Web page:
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Showing posts from February, 2011

Is the Page Belcher Federal Building worth saving?

There is a possibility that in several years the Page Belcher Federal Building might be vacant. In the event that happens an obscure city commission wants the building gone. Or if not removed, at least re-skinned. It was mentioned the building looks "out of place" compared to the BOK Center. I almost found that amusing. Next to the stainless steel skin of Pelli's arena it's hard for me to picture what might not look out of place. An aluminum dirigible? Or maybe a four-story mockup of a food processor? But there's nothing amusing about the Council's intentions. They appear to be poised to level the 1967 structure to make way for something less out of place. At a meeting last October several people voiced their opposition to the idea of tearing it down- which seemed to surprise the council. It's no secret that plenty of Tulsans think the building is an eyesore. I mean even the name is a handicap! Many like to compare the Page Belcher to the previous

Slipstreaming Through History

Philbrook's latest exhibit was scheduled to open last week, but a record-breaking snowstorm changed that plan. So if you're a procrastinator, or didn't even know about this exhibit, consider yourself lucky! American Streamlined Design will open on Sunday, February 13 at Philbrook. The exhibit features streamlined objects that exemplify the Golden Age of Aerodynamics, from the Twenties through the Fifties. Many of the objects on display are household items that borrow from the flowing lines of period aircraft, automobiles- even locomotives. This style celebrated the vision of a technological future where industry and science could overcome any obstacle- and do it with class. So hop in the De Soto, or gas up the dirigible, and join us in the world or tomorrow! American Streamlined Design February 13 - May 15, 2011 Philbrook Museum of Art

Unica Home: Outlet Offers Modern on the Cheap

With the recent Snowpocalypse we found ourselves with plenty of time on our hands. Fortunately we had Internet access and the power never went out. Seemed like the perfect time to surf some of my favorite websites! That includes a shop called Unica Home . I had the pleasure of visiting Unica a few years ago during a business trip to Las Vegas. I had some time to kill and decided to drop in and see their store. They have tons of cool modern gadgets and furnishings- famous name stuff like Alessi, Chilewich, Blomus, Heller, Fornasetti, Hario and such. The big news I just discovered was their new eBay Store! This is their online outlet that offers closeouts, discontinued items, one-offs and floor samples. Mod and cheap! What could be better? Check it out at stores.ebay.com/unicahome-outlet , and tell `em OK Modern sent you! Unica Home Outlet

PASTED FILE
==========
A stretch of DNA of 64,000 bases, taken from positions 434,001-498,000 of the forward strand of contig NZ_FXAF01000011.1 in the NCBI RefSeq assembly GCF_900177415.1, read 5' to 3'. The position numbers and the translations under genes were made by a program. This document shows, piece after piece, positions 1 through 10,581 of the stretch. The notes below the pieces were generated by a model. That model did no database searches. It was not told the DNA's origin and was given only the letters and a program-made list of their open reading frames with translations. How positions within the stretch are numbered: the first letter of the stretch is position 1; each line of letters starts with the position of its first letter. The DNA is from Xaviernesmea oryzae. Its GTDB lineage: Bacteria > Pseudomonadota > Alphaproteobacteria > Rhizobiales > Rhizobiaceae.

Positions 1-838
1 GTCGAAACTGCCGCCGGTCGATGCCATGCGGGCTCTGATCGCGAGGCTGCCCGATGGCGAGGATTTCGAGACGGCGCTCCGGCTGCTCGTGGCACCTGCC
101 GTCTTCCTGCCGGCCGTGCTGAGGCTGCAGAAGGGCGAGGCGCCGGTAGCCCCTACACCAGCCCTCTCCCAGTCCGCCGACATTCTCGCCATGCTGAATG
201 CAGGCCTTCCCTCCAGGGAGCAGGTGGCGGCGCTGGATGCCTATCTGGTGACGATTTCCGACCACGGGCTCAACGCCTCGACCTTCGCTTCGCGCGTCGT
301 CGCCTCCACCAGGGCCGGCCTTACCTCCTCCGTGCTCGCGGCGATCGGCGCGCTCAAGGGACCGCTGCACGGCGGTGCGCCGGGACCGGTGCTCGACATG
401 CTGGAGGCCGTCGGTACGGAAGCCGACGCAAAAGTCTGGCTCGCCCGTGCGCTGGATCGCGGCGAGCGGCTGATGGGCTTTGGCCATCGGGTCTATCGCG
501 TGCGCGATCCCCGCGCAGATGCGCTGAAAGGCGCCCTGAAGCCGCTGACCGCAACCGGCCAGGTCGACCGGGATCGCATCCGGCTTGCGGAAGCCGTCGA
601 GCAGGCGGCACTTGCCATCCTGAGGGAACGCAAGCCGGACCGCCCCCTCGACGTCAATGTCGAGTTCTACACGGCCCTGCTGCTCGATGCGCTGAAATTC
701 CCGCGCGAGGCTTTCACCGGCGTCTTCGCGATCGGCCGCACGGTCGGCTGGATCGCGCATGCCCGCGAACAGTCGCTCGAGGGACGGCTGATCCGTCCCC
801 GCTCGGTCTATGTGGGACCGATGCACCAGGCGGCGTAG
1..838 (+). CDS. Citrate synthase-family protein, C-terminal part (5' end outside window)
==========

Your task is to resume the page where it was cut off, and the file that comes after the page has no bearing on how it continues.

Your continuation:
The Recent Past

The Bruce Goff House in Vinita

We were recently surprised to learn about a Goff-designed home just an hour away from Tulsa in Vinita, Oklahoma. Vinita is probably best known to OK Mod readers as the home of the Glass House on I-44, also known as (shudder) the World's Largest Largest McDonalds . Anywho, turned out the Goff house was on the market, and the owner was more than happy to let us have a look around. We took a short drive up the turnpike one Sunday afternoon to meet the realtor, snap some pictures, ask some questions and enjoy another one of Bruce Goff's unique creations. The home is known as the Adams House and was built in 1961. The 3,700 square foot home is arranged in a circular floor plan with a large sunken "conversation pit" at the center. Rising up from this pit is a large metal fireplace, its chimney surrounded by skylights, which dominates the entire house. Rooms surround the perimeter with folding accordion doors acting as walls. To maintain some semblance of privacy an inner

The World Museum

The widening of I-44 through Tulsa will soon claim another mid-century building (see Modern Homes Make Way for I-44 ). This unusual landmark near Peoria, once known as the World Museum, is being emptied in preparation for demolition. The concrete complex was built in 1963 by the Osborn Ministries as a museum and "Interstate Temple." Self-proclaimed minister, T. L. Osborn, and his wife, Daisy, traveled the world as Christian missionaries and collected art and artifacts on their journeys. The unusual La Concha-esque building housed their partial collection and distracted motorists touring along the new Skelly Bypass (aka I-44). The exterior of the building is adorned with maps of the world's continents. In its heyday there was a good deal more- a giant outline of Jesus was on one wall. The inscription below it, "REX," provided one of my earliest Latin lessons when I asked Dad why that building had my name on it. There was also a large globe that once stood out fr

Visit to the Prairie Chicken House

This unique house on the edge of Norman, Oklahoma is known to most as the prairie chicken house. Designed by Herb Greene in 1960, he preferred to call it simply the Prairie House .  Thanks to the  Prairie House Preservation Society  (PHPS) it is now possible for the public to experience one of Oklahoma's most unusual architectural treasures.